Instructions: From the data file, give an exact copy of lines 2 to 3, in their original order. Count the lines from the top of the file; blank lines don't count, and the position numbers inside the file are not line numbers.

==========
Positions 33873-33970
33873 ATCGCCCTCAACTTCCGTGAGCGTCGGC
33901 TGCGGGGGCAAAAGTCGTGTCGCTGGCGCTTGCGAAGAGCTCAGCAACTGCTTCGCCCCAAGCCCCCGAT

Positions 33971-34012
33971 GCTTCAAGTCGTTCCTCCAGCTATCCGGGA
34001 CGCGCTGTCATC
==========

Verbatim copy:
33873 ATCGCCCTCAACTTCCGTGAGCGTCGGC
33901 TGCGGGGGCAAAAGTCGTGTCGCTGGCGCTTGCGAAGAGCTCAGCAACTGCTTCGCCCCAAGCCCCCGAT